Trades partnership a win


I’ve lived in Haliburton County for eight years, and for as long as I have been a Highlander, talk of a shortage of skilled tradespeople, as well as a lack of housing for them, has been a hot topic.

I’ve heard two terms of County councillors lament ‘why can’t we do more with the high school or Haliburton School of Art + Design (HSAD)’?
So, it was heartening to see County director of economic development, Scott Ovell, bring a report to a recent council meeting about a budding partnership between the County and the Haliburton County Homebuilders Association (HCHBA) – which is in turn working with Haliburton Highlands Secondary School (HHSS).

The County has basically committed to giving the HCHBA about $8,000 so it can purchase tools and materials from local businesses to put into the high school.

Last May, the County and HCHBA, in conjunction with Jason Morissette at the high school, organized for 30 students to spend a day visiting skilled trades worksites in the County. They went to Sunbelt Rentals, Holden Truss, a construction site at 75 per cent completion, a finished timber frame home, and a large landscaping site.

It was experiential learning at its best. The students got to hear from people in the trades, ask questions, and see exactly what future jobs, such as carpentry, electrician and plumber, might look like.

It was deemed a huge success by the County, HCHBA and the school.

In addition to the inaugural bus tour, members of the HCHBA have been volunteering to go into the school to share their practical and theoretical knowledge, in shop as well as math and science classes.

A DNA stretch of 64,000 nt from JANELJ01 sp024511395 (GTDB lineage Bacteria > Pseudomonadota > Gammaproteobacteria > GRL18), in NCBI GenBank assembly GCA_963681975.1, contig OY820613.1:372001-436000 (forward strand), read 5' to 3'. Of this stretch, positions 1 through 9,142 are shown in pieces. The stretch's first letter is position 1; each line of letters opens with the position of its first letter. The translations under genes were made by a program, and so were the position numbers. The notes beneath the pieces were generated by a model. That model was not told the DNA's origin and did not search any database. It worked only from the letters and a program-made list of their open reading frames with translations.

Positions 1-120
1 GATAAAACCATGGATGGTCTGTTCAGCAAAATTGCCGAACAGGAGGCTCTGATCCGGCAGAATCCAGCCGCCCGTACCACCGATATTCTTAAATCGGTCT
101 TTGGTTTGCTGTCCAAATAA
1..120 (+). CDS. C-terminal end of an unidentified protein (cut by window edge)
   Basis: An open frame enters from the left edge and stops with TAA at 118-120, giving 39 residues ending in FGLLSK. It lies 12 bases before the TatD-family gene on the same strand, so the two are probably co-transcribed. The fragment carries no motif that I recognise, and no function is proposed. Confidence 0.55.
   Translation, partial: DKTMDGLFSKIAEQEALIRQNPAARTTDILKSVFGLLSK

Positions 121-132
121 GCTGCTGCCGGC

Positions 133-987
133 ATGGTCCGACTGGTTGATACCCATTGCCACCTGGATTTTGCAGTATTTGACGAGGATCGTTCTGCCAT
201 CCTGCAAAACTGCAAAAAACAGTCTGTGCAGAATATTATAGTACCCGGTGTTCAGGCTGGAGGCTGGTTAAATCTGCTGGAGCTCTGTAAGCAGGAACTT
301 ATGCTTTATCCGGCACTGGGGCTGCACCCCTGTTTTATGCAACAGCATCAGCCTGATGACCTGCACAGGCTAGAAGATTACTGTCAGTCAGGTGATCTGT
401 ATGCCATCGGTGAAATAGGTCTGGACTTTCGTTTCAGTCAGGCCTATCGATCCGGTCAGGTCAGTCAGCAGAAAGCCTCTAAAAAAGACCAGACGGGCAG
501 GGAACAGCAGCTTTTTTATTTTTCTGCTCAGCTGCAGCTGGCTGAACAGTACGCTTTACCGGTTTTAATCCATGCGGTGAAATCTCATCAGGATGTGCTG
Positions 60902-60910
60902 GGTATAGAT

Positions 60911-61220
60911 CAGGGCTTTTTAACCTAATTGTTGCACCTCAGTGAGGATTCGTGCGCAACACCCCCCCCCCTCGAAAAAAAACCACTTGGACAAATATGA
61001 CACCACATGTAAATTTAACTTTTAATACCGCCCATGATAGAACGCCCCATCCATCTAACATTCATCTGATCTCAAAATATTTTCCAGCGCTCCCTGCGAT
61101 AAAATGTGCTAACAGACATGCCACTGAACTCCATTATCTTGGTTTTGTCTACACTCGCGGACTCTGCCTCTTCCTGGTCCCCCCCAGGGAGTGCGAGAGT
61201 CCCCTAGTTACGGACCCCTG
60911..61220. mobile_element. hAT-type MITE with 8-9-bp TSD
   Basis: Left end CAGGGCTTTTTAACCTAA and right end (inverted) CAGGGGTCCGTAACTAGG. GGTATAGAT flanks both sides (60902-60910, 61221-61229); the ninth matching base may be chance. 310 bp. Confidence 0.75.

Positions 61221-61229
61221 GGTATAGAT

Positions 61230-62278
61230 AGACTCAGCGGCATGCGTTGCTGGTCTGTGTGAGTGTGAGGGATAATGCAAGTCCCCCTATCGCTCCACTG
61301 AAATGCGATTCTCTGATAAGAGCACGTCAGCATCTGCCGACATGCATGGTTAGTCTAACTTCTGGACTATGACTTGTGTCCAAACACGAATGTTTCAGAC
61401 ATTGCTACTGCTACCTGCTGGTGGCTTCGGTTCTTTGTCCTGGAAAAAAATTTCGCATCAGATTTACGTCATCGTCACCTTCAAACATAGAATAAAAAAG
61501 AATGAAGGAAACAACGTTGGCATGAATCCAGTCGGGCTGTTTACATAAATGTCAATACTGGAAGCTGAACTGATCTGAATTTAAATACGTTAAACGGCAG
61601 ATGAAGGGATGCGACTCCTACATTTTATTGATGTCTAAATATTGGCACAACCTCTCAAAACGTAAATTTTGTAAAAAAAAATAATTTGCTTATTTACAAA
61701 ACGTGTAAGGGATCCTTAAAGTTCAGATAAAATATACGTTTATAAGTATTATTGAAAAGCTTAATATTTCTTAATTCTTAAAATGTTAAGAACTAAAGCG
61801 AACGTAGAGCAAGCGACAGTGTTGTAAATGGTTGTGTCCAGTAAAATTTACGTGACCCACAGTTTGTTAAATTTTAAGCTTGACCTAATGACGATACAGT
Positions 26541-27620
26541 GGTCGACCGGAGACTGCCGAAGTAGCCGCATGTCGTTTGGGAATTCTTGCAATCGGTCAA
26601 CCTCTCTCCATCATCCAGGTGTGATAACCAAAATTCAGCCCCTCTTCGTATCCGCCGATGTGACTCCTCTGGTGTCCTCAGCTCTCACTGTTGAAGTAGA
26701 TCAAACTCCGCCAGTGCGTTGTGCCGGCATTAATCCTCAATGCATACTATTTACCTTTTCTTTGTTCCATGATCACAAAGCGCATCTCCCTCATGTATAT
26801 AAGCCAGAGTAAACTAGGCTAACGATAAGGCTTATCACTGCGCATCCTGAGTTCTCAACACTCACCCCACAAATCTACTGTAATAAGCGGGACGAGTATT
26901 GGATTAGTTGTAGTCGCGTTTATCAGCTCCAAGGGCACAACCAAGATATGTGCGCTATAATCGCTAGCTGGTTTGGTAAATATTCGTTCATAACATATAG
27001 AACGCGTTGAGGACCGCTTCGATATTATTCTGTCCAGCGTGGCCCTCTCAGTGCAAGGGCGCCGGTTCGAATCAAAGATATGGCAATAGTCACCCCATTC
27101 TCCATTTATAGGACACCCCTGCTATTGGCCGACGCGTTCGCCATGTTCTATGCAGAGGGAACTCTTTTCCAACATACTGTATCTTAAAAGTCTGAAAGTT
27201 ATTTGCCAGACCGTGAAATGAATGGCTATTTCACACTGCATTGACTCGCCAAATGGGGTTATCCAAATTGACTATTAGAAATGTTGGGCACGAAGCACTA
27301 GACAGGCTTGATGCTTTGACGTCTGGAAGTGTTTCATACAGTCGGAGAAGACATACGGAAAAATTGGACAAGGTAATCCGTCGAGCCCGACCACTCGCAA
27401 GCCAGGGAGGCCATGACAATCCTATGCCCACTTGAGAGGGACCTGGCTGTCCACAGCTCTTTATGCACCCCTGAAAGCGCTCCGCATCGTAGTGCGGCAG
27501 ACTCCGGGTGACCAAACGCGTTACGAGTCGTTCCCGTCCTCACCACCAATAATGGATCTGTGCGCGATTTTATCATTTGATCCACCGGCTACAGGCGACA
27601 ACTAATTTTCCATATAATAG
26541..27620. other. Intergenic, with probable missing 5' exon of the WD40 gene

I don’t know about you, but calculating which speeding train was going to make it to the station first did not set me on fire. However, had someone come to my class to explain that math equations could one day help to calculate how to build a wall, and make a very good wage off of doing that, I might have sat up a little straighter in my seat.

When I was in school a thousand years ago, it was deemed the smart kids went to university and the not-so-clever went to college. I wish I had been given more exposure to the prospect of entering the trades. Even today, as a keyboard warrior, I wonder what it would be like to be on a roof somewhere in Haliburton County with a spectacular view of a nearby lake?

Getting kids interested in high school is fundamental to our skilled trades shortage. Drawing from a pool of people who already live in the County is a no-brainer. With changed housing rules that allow secondary dwelling units, these kids could easily have their own future homes on large properties owned by their parents.

The best news is the County, HCHBA and high school are planning a second bus tour this spring and it’s hoped HCHBA members can visit the high school at least once a month. They’re volunteering their time and materials, so having the support of the County makes tremendous sense.

It’s an idea that is most welcome and one we can all get behind.